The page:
If the default monasca_libvirt_vm_probation turns out to be an issue, it can be lowered. However, that will affect all compute instances, not just ones used by heat autoscaling which can increase the number of measurements stored in monasca if there are many short lived compute instances. You should consider how often compute instances are created that live less than the new value of monasca_libvirt_vm_probation. If few, if any, compute instances live less than the value of monasca_libvirt_vm_probation, then this value can be decreased without causing issues. If many compute instances live less than the monasca_libvirt_vm_probation period, then decreasing monasca_libvirt_vm_probation can cause excessive disk, CPU and memory usage by monasca.

If you wish to change this value, follow these steps:

  1. Log in to the Cloud Lifecycle Manager.

  2. Edit the monasca_libvirt_vm_probation value in this configuration file:

    ~/openstack/my_cloud/config/nova/libvirt-monitoring.yml
  3. Commit your changes to the local git:

    ardana > cd ~/openstack/ardana/ansible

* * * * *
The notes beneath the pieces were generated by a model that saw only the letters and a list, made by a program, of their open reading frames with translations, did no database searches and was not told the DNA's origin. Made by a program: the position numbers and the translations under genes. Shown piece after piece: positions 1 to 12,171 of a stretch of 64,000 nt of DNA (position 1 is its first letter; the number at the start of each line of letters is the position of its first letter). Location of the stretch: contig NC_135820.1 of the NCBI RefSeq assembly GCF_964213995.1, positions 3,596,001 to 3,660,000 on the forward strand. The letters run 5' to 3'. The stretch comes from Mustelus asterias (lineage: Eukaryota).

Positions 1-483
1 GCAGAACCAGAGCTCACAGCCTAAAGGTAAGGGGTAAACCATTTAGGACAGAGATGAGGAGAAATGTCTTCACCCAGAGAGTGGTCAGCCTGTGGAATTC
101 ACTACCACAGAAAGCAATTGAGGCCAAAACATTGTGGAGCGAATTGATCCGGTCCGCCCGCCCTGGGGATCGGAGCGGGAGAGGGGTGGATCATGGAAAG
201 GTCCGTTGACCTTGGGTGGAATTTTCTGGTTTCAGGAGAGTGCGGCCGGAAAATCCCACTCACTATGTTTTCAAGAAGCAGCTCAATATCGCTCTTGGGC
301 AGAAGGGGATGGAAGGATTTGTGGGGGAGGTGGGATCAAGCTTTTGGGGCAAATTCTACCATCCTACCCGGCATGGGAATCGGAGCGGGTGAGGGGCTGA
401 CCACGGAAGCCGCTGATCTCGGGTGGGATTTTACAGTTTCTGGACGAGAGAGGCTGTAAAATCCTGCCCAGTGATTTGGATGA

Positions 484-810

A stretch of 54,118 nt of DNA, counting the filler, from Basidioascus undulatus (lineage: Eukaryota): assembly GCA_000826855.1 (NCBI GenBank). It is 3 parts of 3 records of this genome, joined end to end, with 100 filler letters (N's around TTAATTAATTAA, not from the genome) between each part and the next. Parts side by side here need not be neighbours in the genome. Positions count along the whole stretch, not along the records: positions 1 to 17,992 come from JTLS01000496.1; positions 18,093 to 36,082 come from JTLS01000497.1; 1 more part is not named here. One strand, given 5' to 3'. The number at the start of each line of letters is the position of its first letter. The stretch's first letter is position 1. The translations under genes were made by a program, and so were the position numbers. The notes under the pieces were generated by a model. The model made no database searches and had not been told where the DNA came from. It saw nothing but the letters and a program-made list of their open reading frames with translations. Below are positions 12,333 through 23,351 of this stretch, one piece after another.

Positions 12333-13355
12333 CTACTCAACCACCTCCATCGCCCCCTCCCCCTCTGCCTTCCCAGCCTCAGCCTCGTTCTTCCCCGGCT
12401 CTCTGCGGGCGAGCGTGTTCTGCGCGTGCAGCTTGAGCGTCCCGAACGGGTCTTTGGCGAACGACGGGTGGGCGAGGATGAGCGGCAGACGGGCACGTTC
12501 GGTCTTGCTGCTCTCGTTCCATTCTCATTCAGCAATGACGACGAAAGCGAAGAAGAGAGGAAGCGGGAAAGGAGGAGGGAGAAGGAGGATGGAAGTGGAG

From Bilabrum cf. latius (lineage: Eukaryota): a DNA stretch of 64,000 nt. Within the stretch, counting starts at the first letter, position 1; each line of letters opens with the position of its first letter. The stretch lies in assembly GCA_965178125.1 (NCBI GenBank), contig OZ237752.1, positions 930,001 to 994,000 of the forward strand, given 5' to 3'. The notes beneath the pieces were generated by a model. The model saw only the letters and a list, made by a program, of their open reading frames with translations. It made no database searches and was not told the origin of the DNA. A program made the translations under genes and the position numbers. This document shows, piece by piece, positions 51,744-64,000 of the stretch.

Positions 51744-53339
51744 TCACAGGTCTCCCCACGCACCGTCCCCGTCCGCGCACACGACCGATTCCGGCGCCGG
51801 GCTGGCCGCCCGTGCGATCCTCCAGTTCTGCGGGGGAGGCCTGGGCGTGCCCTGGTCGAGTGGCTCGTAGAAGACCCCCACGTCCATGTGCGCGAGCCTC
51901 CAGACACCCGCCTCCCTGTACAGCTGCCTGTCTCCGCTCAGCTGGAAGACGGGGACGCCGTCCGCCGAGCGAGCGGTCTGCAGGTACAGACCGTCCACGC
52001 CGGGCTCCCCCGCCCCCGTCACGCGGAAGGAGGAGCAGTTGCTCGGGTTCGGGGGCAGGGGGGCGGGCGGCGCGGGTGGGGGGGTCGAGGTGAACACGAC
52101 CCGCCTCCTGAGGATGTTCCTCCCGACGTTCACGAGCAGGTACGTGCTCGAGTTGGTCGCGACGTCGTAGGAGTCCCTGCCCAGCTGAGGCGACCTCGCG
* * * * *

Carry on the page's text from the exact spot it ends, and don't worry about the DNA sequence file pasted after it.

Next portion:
ardana > git add --all
    ardana > git commit -m "changing monasca Agent configuration option"
  4. Run the configuration processor:

    ardana > cd ~/openstack/ardana/ansible
    ardana > ansible-playbook -i hosts/localhost config-processor-run.yml
  5. Update your deployment directory:

    ardana > cd ~/openstack/ardana/ansible
    ardana > ansible-playbook -i hosts/localhost ready-deployment.yml
  6. Run this playbook to reconfigure the nova service and enact your changes:

    ardana > cd ~/scratch/ansible/next/ardana/ansible
    ardana > ansible-playbook -i hosts/verb_hosts nova-reconfigure.yml

12.3 Orchestration Service support for LBaaS v2 Edit source

In SUSE OpenStack Cloud, the Orchestration service provides support for LBaaS v2, which means users can create LBaaS v2 resources using Orchestration.

The OpenStack documentation for LBaaSv2 resource plugins is available at following locations.

12.3.1 Limitations Edit source

In order to avoid stack-create timeouts when using load balancers, it is recommended that no more than 100 load balancers be created at a time using stack-create loops. Larger numbers of load balancers could reach quotas and/or exhaust resources resulting in the stack create-timeout.

12.3.2 More Information Edit source

For more information on the neutron command-line interface (CLI) and load balancing, see the OpenStack networking command-line client reference: http://docs.openstack.org/cli-reference/content/neutronclient_commands.html

For more information on heat see: http://docs.openstack.org/developer/heat